Chickpea: The Project For an Abiotic Stress-Tolerant Chickpea
In collaboration with partners in India (ICRISAT), this AISRF-funded project is focussed towards the development of efficient selection methods for tolerance to abiotic stress and the application of molecular tools to assist chickpea breeding.
The key objective is to develop and build a collaborative chickpea genomics program comprising advanced pre-breeding tools for the discovery and validation of novel genes and traits leading to development of abiotic stress tolerant chickpea.
The project will utilise diverse chickpea germplasm including world core collections and elite breeding lines from Australia and India to produce outputs that may assist chickpea breeding efforts in both countries.
Chickpea forms a critical component of the Australian and Indian farming system, offering offer a high value alternative to cereals, an important disease break, opportunities for grass weed control and respite from high nitrogen application.
Chickpea is the major pulse produced in Australia and India, but abiotic stresses such as salinity, drought and heat regularly limit production. Drought alone reduces yield significantly, compounded by high sensitivity to heat and salinity. This situation will become more severe under predicted climate change scenarios and hence specific breeding and selection for tolerance to drought, heat and salinity are urgently required in chickpea.
Chickpea is one of the world’s most important pulse crops, ranking third in world food legume production. Globally, chickpea production covers an area of 11.9 Mha producing 10.9 Mt (FAOSTAT, 2010). India is the world’s biggest producer with an annual production of around 7.48 Mt representing 68% of total world production. Existing production in India is insufficient to meet demand and every year India imports large quantities of chickpea.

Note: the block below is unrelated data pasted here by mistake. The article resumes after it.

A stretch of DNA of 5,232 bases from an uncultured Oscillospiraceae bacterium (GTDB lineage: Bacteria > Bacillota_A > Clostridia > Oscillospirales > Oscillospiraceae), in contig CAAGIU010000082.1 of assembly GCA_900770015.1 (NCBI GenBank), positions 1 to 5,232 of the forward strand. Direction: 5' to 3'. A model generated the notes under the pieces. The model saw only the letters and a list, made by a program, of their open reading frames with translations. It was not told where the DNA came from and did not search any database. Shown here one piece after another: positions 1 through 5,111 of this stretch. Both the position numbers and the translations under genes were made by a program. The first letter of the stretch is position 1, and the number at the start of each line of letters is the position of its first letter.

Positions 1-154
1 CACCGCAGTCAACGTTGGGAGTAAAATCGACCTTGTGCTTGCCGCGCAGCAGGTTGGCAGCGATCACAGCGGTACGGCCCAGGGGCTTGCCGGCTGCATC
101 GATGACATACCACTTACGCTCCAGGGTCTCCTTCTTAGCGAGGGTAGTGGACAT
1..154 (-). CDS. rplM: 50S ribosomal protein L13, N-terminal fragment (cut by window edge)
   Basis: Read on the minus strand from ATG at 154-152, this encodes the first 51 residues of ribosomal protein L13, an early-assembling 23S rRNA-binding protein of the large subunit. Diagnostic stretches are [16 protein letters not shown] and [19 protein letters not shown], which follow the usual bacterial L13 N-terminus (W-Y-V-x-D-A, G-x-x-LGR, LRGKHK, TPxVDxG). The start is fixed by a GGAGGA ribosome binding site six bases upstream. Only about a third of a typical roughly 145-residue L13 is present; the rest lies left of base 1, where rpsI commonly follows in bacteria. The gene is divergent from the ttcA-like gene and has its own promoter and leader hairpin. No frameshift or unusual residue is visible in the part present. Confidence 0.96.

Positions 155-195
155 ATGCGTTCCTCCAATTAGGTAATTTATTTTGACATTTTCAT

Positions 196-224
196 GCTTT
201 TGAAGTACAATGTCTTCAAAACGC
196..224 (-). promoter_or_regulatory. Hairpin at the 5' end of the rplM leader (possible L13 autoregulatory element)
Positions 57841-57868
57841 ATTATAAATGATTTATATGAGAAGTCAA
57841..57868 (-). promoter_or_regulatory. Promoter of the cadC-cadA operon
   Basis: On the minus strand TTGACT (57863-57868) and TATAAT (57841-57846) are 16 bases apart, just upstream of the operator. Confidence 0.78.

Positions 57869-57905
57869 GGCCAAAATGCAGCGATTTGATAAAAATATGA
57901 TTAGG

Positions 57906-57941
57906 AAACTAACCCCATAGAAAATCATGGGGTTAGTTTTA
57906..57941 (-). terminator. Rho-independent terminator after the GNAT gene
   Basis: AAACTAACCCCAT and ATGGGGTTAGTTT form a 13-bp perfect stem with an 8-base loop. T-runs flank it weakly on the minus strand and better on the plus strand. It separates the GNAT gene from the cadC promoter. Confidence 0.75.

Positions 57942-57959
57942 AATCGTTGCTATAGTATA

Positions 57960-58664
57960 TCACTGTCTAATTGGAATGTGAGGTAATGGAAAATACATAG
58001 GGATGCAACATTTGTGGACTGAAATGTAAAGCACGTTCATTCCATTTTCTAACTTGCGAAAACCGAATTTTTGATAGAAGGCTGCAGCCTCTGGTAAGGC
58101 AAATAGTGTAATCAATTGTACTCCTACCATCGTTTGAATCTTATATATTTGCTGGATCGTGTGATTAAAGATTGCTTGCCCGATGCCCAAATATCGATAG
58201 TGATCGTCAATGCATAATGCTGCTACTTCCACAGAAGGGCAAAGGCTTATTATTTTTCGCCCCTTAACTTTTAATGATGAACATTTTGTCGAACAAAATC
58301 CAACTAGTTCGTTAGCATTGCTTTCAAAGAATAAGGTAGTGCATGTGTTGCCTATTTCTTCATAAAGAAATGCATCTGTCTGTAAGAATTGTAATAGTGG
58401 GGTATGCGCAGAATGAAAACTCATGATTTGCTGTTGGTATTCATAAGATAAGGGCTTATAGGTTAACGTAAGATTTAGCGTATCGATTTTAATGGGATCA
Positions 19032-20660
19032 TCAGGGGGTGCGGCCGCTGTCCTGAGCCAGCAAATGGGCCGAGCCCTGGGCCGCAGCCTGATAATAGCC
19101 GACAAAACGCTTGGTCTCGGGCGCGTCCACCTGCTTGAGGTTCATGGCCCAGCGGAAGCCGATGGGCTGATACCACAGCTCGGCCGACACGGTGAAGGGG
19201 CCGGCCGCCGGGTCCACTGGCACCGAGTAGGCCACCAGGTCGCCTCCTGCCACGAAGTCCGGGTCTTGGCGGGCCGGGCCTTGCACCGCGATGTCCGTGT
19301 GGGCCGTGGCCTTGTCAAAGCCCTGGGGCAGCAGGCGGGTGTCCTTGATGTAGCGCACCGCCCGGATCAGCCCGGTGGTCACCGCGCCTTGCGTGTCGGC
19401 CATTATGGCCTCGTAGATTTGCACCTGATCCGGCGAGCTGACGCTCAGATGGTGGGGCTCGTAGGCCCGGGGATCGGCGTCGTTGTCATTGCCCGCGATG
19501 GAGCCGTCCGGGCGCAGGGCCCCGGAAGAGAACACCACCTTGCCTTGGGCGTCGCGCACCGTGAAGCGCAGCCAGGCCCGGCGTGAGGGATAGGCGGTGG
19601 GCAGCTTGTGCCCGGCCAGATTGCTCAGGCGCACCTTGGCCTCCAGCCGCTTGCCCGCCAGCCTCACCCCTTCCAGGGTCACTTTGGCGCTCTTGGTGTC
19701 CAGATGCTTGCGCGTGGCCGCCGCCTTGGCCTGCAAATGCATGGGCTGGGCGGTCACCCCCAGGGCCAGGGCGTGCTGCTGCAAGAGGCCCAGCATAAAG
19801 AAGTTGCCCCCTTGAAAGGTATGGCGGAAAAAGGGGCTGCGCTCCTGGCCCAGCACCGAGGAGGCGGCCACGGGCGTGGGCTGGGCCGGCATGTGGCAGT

In Australia, chickpea is also grown as a high value pulse, but serious production only began around 20 years ago. Chickpea has rapidly grown to be Australia’s most valuable pulse crop (602,000 tonnes in 2010, FAOSTAT). A significant quantity of this high value crop is exported to India and other countries for human consumption.
Chickpea offers significant benefits for human health. The seed is high in protein (20-30%) and dietary fibre, contains approximately 40% carbohydrates and only 3-6% oil. Furthermore, chickpea is a good source of essential minerals such as calcium, magnesium, potassium, phosphorus, iron, zinc and manganese, and has been recognised as one of the nutritionally best composed legumes for human consumption.
The Chickpea genome contains 8 Chromosomes with ~740 million bases pairs (Mbp) and 28,269 genes. It is a challenge to visualise and explore such a huge quantity of data, especially for non-bioinformatics researchers. We are part of the Chickpea Consortium and we published the Chickpea genome in Nature Biotechnology in early 2014.
Currently, only the raw data of the Chickpea genome can be downloaded in NCBI, thus limiting the analysis to researchers with strong computing skills. Setting up a well-featured genome browser for the Chickpea genome is important for the plant research community, and especially beneficial to the Chickpea research community. The Chickpea browsing system will be the first Chickpea genome browser, and will attract the Chickpea research community to use it. Additionally, it will also benefit the plant research community, especially for genome comparative study.
Both the Kabuli and Desi genomes can be downloaded in full as well as being searchable through Gbrowse.